For anyone who has ever woken as the light begins to stream through the window, or suffered the unending fatigue that comes from living through a northern hemisphere winter with its MONTHS of darkness - it should come as no surprise to you that for humans, just like plants, light plays an important role in health.
You’ve probably heard the term circadian rhythm. It’s not some kind of magic ritual, but simply the body’s internal clock that tells us when to be at rest and when to be alert. In order for our ‘clocks’ (CR) to be synchronised with our environment (or our required patterns, i.e shift workers), light is the conductor to make sure your body is doing what it needs to be doing, and when.
(Bear with me while I get my nerd on. Feel free to skip to here if you aren’t interested in why, and you just want some tips. We won’t judge you 😊)
Your Circadian Rhythm is a 24(ish) hour internal clock that directs a number of processes and systems in your body. Sleep is the obvious one, but many of our systems rely on the CR for their schedule. Your CR is controlled by a tiny part of the brain called the circadian pacemaker that is heavily influenced by light. When light enters the eye, your brain receives information about what time of day it is and passes that info on to the rest of your body, so your systems know what they should be doing at that time of day.
Conversely, the lack of light also sends an important message: it tells the body to rest. But this isn’t as easy as flicking off a switch. As the amount of light the eye receives decreases, the body starts to produce the ‘sleep hormone’ called Melatonin. Melatonin sends signals throughout the body that it is time to prep for sleep - things like dropping your body temp, relaxing your muscles, starting to feel drowsy, etc. Melatonin levels continue to climb from early evening and into the night to help you stay asleep, and will start to wane in early morning. The levels stay low throughout the day to help you stay alert. When light (in particular the blue wave-length of light) is introduced during this process, it interrupts the melatonin cycle and can disrupt sleep and impair your CR.
Thank you for indulging me - now to the point…
Why should we care?
Not enough light during the day, too much light in the evening, and a lack of darkness at night throws your CR out-of-whack. This can reduce the quality and quantity of your sleep, making you tired throughout the day. Studies have shown that this can also cause impaired moods, weight gain, cardiovascular problems, poor metabolism, and even an increased risk of certain types of cancer.
So, what do we do?
“Sun/light during the day keeps tiredness away. Darkness in bed helps you sleep like the dead” 😊
I love a good rule-of-thumb rhyme J It might not qualify as great poetry, but as long as you remember it - my job is done!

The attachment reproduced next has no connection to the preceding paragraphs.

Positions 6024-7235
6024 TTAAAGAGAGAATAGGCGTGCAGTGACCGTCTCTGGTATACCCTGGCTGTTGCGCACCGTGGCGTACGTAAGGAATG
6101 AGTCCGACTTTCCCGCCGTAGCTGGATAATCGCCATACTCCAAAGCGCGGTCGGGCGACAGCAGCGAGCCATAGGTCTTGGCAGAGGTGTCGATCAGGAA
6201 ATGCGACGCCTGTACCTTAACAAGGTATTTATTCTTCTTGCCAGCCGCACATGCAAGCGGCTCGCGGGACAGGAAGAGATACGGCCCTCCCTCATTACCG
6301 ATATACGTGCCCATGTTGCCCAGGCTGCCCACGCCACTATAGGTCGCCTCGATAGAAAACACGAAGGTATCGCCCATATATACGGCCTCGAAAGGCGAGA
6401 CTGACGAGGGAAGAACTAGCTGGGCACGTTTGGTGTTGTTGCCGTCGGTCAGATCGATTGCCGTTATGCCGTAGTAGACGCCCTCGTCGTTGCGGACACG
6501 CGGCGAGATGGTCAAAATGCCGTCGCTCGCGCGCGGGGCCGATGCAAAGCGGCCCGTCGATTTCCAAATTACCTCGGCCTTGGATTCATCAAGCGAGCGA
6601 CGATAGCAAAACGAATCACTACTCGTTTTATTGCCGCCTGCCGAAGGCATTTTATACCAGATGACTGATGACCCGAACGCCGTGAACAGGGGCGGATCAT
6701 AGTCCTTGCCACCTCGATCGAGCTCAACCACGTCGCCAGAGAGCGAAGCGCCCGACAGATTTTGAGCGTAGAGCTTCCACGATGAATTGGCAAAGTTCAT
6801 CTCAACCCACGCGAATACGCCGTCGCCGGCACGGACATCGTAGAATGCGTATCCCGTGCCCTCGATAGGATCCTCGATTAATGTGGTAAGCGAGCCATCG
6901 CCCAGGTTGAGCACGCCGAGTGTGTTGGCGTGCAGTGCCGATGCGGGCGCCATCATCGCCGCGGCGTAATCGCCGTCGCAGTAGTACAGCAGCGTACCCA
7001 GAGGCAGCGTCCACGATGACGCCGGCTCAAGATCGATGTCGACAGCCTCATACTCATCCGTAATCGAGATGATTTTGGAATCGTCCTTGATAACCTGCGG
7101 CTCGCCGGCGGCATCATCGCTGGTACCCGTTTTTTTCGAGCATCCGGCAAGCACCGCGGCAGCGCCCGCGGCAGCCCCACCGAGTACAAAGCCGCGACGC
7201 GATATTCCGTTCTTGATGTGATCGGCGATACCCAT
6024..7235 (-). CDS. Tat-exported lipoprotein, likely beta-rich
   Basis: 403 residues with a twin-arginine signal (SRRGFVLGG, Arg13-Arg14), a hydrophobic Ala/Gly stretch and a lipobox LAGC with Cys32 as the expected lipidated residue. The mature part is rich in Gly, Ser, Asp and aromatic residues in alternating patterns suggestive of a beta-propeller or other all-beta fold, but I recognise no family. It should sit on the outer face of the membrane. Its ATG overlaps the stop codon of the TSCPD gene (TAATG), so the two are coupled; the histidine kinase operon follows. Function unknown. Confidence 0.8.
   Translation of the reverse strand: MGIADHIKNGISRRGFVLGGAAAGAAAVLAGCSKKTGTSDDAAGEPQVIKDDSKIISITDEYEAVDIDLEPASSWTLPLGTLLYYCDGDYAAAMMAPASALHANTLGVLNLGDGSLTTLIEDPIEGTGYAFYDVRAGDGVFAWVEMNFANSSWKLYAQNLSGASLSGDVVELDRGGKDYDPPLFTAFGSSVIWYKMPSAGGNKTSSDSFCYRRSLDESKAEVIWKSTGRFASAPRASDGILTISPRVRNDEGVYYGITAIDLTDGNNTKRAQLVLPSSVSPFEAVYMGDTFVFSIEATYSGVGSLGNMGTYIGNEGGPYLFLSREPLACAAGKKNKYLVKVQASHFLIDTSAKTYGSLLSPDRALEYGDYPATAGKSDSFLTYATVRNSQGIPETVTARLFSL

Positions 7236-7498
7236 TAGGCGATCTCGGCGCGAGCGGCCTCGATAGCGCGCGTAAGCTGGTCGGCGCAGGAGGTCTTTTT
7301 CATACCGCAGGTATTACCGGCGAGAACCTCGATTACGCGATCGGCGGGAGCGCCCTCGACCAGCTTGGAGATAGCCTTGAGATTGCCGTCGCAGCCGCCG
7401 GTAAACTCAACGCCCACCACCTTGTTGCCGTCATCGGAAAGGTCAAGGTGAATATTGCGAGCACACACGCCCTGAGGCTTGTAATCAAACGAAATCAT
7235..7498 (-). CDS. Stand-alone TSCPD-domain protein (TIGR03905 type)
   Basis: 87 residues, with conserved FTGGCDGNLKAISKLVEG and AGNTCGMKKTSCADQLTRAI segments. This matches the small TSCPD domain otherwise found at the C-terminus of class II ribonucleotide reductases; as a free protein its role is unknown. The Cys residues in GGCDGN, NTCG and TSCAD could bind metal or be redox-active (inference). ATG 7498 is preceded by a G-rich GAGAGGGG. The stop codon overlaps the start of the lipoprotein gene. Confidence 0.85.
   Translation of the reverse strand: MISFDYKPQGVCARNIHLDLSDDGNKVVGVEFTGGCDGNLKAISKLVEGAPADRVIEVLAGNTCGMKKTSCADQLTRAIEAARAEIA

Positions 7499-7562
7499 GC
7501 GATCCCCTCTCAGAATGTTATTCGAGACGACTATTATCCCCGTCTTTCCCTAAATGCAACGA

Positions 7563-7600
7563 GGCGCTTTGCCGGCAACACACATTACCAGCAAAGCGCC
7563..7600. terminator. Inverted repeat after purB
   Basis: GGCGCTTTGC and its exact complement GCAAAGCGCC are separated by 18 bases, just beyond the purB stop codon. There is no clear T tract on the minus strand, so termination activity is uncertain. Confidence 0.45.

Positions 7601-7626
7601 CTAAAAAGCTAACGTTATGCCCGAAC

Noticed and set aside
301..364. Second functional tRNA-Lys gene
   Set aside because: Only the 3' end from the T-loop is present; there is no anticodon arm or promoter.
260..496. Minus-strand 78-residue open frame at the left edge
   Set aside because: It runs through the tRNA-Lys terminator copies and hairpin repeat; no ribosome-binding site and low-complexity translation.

I won’t bore you with an analysis of lux and lumen but below are some easy tips to help in working light into your day and out of your night to optimize both your alertness and your sleep.
Prepping for Bed: As I said above, preparing for sleep isn’t as easy as flicking the switch, so about an hour before bed hit the dimmer switch and drop the brightness of your lights down. If you don’t have access to a dimmer switch then switch to a sweet dreams bulb that reduces brightness and eliminates the blue light found in normal household LEDs. This transition to darkness can help to encourage relaxation as well as helping your body to start prepping for sleep.
The other important part in your prepping is to avoid screen time during this period: turn off the TV, and put your phone, tablet and computer away for the night. In addition to stimulating your mind, all of these devices are known for emitting disruptive blue light. If you find that you can’t tear yourself away from that last episode of the Crown (*same), pop on some blue light blocking glasses so at least your body can start to relax while your mind reels!
Your Sleep Sanctuary: Darkness is a key part of your sleep sanctuary. Make sure your window coverings are heavy enough to fully block outside light - including the slivers of early morning sunlight that try to creep in. If you can’t control your window coverings (in hotels or onsite) add an eye mask to protect against disruptive light. Masks can take a bit of getting used to, so set yourself up for success by selecting one that is soft, comfy, flexible and doesn’t allow light to creep in at the top or the bottom. My current fav is from Best in Rest that has cooling gel packs to go over your eyes- bliss!
Need a night light? No shame… there are all kinds of reasons you might need a night light from checking on the kiddos, to not wanting to flood the house with light if you need to go to the loo. Just like when you were prepping for bed, you just need to avoid the brightness and the blue light so swap your normal nightlight with a red bulb. Red is a long wavelength light that has been shown less disruptive to sleep. Put the nightlight in a hallway or another room, where possible to avoid illuminating your sleeping space.
During the day: I have laboured the point about avoiding light during the night, but good news - during the day, hit it hard! If you are waking up lethargic or struggling throughout the day, remember that light is the thing that suppressed your sleep hormone - so walk outside and dose up on some Aussie sunshine. If you don’t have time or access to sit in the sunshine when you wake up, popping on some blue light producing glasses can help suppress your melatonin release and get your body back in rhythm.
Shine on you good thing!